Custom hooks are arguably the most important addition of all the hooks released with React 16.8.0. Explore how custom hooks can dramatically simplify sharing code between components.
Unlike all the other hooks we've covered so far, which are actual hooks (
useEffect, etc.), custom hooks are simply: the ability to extract component logic into reusable functions. Which is a huge upgrade to how React works.
Remember in the introductory lesson when we talked about some of the biggest reasons that hooks happened? One of them was don't repeat yourself (DRY) in code and avoid having to duplicate it across various components or even across lifecycle methods within the same component.
Custom hooks make that possible. Up to now, React has had two popular ways to share stateful logic between components: render props and higher-order components. We will now look at how hooks solve many of the same problems without forcing you to add more components to the tree.
The moment you realize two components need the same piece of code, you've identified a potential use case for a custom hook. Or, if you want to clean up an especially large, complex component and modularize some of its functions, custom hooks could be your new solution.
You can write custom hooks that cover a wide range of use cases like:
And probably many more I haven’t even considered — the sky is the limit!
The best part? Custom hooks use the hooks we've been talking about in this whole module. They just group a bunch of hooks together inside one wrapper, and you've got a brand new custom hook to drop into whatever component you need.
This lesson will teach you exactly what a custom hook can look like and how it can be used inside of another React component.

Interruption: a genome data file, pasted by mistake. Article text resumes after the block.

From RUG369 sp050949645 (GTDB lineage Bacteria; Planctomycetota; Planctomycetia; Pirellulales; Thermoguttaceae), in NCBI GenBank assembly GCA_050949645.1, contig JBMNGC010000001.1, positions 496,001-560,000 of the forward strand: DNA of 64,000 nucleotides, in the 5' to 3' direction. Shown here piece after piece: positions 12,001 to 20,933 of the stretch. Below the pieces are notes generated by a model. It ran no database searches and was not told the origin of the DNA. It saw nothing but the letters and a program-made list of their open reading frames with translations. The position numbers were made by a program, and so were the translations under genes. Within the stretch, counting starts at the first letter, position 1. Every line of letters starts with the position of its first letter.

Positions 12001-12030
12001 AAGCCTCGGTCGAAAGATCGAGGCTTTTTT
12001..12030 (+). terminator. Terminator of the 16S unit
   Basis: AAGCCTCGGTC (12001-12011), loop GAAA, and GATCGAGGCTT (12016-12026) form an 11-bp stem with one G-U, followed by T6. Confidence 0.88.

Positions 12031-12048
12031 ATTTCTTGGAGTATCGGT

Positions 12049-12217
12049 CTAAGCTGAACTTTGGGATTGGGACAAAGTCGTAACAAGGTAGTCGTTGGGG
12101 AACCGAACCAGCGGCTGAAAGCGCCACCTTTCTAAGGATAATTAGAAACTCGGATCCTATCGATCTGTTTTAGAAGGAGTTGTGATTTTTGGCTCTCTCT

Sample custom hook: Close modal on click outside#
Here's an example of a custom hook you might want to use in your React application. Let's say your site has a number of modals that pop up from time to time. Perhaps, in addition to explicitly dismissing them via a Close button, you'd like them to dismiss whenever a user clicks outside of the modal's body as well.
While you could certainly write this code and tie it to a particular modal, if you want to apply this behavior to more than one modal (or you want the same sort of functionality with dropdown menus or tooltips), you'd be duplicating code. Therefore, this seems like a perfect opportunity to write a custom hook encapsulating that logic.
Let's talk about a few basics to keep in mind about custom hooks, and then we'll get to the meat of the hook itself.
How do custom hooks work?#
The rest of the rules of hooks still apply to custom hooks, though: hooks must be called in the same order each time, they can only be used in functional components, etc.
Unlike a React component, though, a custom hook doesn’t need to have a specific signature. We decide what it takes as arguments and what, if anything, it should return. In other words, a custom hook is just like a normal function.
The major difference is in its naming: custom hooks should always start with
use so you can easily tell it's a custom hook.
Custom hook naming best practice
It's considered a best practice to name any custom hooks you may be creating as
useXyz. For instance, this example has
useOnClickOutside, but you might also have
useOnScreenor whatever. Just try to name your hooks
Pass information between hooks#
Since hooks are just functions, we can pass info between them just like we do with all the other hooks (which you'll see in our code example soon).
Each time the state being passed to the hook updates, the custom hook will unsubscribe from the argument value it was in charge of and subscribe to the new argument's value instead.
No extra effort is required on our part, which is pretty cool.
But enough theory, let's see a custom hook in practice.